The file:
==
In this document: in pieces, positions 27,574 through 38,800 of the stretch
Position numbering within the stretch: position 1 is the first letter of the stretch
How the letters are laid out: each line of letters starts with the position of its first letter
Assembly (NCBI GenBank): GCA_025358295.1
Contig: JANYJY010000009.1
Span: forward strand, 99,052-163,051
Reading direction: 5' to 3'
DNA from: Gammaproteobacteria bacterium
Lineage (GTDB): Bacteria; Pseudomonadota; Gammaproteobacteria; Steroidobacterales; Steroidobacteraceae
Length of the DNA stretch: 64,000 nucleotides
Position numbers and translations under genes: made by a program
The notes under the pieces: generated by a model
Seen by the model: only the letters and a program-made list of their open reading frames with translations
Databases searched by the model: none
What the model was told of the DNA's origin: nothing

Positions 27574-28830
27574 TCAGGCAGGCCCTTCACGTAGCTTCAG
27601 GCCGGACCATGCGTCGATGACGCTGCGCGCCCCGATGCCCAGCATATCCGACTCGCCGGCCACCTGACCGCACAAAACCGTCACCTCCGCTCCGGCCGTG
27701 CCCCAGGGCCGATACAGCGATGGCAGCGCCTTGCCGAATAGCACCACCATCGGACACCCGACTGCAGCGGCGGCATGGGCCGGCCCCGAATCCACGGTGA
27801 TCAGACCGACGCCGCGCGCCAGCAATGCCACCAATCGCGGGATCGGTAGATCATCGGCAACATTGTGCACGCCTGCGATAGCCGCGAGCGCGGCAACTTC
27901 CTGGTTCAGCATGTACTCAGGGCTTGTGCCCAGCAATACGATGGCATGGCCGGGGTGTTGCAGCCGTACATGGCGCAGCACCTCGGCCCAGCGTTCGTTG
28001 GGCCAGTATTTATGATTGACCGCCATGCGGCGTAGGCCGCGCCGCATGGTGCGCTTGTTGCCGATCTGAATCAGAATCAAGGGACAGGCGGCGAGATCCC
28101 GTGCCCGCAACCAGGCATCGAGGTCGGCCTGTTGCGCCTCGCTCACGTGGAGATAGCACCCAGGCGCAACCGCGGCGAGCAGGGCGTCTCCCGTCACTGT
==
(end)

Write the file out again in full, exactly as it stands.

In this document: in pieces, positions 27,574 through 38,800 of the stretch
Position numbering within the stretch: position 1 is the first letter of the stretch
How the letters are laid out: each line of letters starts with the position of its first letter
Assembly (NCBI GenBank): GCA_025358295.1
Contig: JANYJY010000009.1
Span: forward strand, 99,052-163,051
Reading direction: 5' to 3'
DNA from: Gammaproteobacteria bacterium
Lineage (GTDB): Bacteria; Pseudomonadota; Gammaproteobacteria; Steroidobacterales; Steroidobacteraceae
Length of the DNA stretch: 64,000 nucleotides
Position numbers and translations under genes: made by a program
The notes under the pieces: generated by a model
Seen by the model: only the letters and a program-made list of their open reading frames with translations
Databases searched by the model: none
What the model was told of the DNA's origin: nothing

Positions 27574-28830
27574 TCAGGCAGGCCCTTCACGTAGCTTCAG
27601 GCCGGACCATGCGTCGATGACGCTGCGCGCCCCGATGCCCAGCATATCCGACTCGCCGGCCACCTGACCGCACAAAACCGTCACCTCCGCTCCGGCCGTG
27701 CCCCAGGGCCGATACAGCGATGGCAGCGCCTTGCCGAATAGCACCACCATCGGACACCCGACTGCAGCGGCGGCATGGGCCGGCCCCGAATCCACGGTGA
27801 TCAGACCGACGCCGCGCGCCAGCAATGCCACCAATCGCGGGATCGGTAGATCATCGGCAACATTGTGCACGCCTGCGATAGCCGCGAGCGCGGCAACTTC
27901 CTGGTTCAGCATGTACTCAGGGCTTGTGCCCAGCAATACGATGGCATGGCCGGGGTGTTGCAGCCGTACATGGCGCAGCACCTCGGCCCAGCGTTCGTTG
28001 GGCCAGTATTTATGATTGACCGCCATGCGGCGTAGGCCGCGCCGCATGGTGCGCTTGTTGCCGATCTGAATCAGAATCAAGGGACAGGCGGCGAGATCCC
28101 GTGCCCGCAACCAGGCATCGAGGTCGGCCTGTTGCGCCTCGCTCACGTGGAGATAGCACCCAGGCGCAACCGCGGCGAGCAGGGCGTCTCCCGTCACTGT